WASHINGTON — Greta Van Susteren will launch a syndicated weekly show for Gray Television in September that will focus on the impact of politics and policy on local communities.

The show, “Full Court Press with Greta Van Susteren,” will feature Gray Television reporters from the station group’s newsrooms around the country. “Full Court Press” will air on Gray’s 93 stations, as well as on outlets in Milwaukee and Chicago, with more clearances expected before the fall launch. So far, the show will cover 28% of U.S. households.

In an interview, Van Susteren said the Gray TV reporters featured on the show “live and breathe in their communities,” something that will be an advantage as the 2020 presidential race picks up. Gray has three stations in Iowa and two in South Carolina, she noted, which will be an enticement in booking interviews with  candidates anxious to reach voters in early states.

“It is a great access point to get great interviews and a great way to serve local communities,” she said.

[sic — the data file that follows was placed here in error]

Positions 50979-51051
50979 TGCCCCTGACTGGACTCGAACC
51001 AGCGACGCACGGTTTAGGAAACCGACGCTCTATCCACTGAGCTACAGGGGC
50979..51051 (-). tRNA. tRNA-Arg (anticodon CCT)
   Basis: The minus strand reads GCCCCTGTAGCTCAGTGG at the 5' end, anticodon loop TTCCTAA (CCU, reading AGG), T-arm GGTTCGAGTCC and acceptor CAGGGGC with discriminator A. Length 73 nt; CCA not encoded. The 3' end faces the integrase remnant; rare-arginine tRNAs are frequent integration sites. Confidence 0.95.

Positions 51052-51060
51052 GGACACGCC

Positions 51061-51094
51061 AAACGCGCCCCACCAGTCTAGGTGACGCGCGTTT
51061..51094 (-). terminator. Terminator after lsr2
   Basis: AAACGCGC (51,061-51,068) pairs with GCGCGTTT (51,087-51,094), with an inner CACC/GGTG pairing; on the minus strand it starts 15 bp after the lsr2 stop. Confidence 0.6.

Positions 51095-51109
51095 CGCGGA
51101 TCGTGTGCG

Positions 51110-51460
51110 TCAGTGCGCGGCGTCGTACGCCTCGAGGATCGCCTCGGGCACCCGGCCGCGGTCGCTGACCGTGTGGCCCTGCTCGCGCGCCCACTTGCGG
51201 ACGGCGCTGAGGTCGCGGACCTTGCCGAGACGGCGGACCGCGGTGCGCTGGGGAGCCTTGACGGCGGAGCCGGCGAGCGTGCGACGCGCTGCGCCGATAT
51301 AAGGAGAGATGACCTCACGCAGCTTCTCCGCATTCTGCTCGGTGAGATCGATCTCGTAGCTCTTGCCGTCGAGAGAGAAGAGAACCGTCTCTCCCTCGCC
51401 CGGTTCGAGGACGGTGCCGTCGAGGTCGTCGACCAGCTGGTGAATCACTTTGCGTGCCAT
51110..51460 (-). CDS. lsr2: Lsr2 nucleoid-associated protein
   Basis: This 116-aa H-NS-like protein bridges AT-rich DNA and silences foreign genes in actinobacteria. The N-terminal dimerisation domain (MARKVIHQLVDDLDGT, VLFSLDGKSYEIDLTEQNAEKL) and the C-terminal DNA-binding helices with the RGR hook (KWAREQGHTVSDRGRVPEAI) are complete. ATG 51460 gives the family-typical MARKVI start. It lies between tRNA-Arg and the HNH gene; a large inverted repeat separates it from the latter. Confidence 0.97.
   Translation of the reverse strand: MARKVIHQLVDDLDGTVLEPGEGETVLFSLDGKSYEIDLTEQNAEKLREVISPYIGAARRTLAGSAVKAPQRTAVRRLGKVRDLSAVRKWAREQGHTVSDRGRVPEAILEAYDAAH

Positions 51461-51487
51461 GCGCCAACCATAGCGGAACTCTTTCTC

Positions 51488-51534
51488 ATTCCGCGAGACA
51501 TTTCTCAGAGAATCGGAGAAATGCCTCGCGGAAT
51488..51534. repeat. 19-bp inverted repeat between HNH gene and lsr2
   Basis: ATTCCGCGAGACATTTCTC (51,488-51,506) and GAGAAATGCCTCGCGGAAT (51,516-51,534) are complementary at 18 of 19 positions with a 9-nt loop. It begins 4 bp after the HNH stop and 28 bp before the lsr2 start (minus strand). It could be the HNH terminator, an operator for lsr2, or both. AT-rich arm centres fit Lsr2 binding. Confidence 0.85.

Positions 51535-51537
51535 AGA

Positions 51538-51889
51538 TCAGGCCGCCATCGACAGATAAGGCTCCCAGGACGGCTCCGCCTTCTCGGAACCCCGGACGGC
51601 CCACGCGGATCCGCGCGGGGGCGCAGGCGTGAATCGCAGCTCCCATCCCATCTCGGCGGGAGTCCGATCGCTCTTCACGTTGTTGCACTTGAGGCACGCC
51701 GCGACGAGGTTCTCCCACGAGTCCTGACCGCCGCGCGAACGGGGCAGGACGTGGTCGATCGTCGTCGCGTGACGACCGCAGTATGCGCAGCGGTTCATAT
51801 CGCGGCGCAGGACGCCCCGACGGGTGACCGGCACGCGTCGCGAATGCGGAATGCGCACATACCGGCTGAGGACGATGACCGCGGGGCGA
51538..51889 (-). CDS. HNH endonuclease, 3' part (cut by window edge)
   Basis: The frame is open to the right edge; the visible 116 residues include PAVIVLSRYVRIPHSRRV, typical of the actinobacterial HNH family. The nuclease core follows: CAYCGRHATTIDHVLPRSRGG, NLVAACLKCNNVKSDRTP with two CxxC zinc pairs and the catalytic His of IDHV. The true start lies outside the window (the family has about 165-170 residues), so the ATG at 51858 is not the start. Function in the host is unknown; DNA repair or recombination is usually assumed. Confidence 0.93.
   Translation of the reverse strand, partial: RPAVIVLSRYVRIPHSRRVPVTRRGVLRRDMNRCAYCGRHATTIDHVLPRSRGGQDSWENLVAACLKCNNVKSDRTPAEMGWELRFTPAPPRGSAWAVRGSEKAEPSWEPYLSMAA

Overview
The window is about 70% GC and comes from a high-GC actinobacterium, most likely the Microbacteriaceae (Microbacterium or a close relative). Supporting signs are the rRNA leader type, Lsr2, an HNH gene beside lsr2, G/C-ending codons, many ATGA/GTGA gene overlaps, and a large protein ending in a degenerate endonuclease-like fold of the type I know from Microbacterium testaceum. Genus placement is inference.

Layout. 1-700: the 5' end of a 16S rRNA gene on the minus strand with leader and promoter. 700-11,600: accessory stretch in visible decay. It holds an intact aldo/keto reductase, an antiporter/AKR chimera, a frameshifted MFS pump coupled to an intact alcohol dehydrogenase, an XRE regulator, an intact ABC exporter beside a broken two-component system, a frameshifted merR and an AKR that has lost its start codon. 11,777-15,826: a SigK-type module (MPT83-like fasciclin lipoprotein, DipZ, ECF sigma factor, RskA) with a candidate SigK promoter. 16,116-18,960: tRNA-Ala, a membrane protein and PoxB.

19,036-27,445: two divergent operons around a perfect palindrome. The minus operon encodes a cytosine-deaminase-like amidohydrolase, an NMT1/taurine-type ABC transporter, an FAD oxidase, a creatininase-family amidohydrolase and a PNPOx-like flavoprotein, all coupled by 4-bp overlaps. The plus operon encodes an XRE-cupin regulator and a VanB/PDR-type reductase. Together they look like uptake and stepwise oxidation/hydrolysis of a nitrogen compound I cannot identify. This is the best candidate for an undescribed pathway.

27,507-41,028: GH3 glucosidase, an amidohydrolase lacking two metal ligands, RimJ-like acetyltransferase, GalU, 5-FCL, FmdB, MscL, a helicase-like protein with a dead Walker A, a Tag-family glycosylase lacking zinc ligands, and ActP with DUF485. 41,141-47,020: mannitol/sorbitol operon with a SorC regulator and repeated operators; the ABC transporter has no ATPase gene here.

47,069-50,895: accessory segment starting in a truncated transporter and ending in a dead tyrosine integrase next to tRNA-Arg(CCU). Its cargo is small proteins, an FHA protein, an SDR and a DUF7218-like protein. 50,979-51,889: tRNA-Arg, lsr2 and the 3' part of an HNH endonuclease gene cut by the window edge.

She added that she would like to focus on issues that matter to voters, and not get “distracted” by some of the dramas on the campaign trail.

“News isn’t entertainment,” she said. “News is a service.”

Van Susteren is Gray’s chief political analyst and also volunteers for Voice of America, hosting the show “Plugged In with Greta Van Susteren.”

Hilton Howell Jr., the chairman and CEO of Gray, said in a statement that “our goal is to provide critical information without bias to allow viewers to form their own opinions and reach their own decisions by exploring all sides of a complex issue.”

Gray also will launch “Full Court Press-Overtime,” a website and OTT app that will feature extended interviews, live streaming, user feedback and other news content.

Van Susteren hosted shows on all three major cable news networks, but said that the trend line of viewer “cord-cutting” puts a new emphasis on the importance of local broadcast television. Gray completed its acquisition of Raycom Media earlier this year.

“I thought, ‘How do you reach the voters?’ and this seemed to be the smartest way,” she said.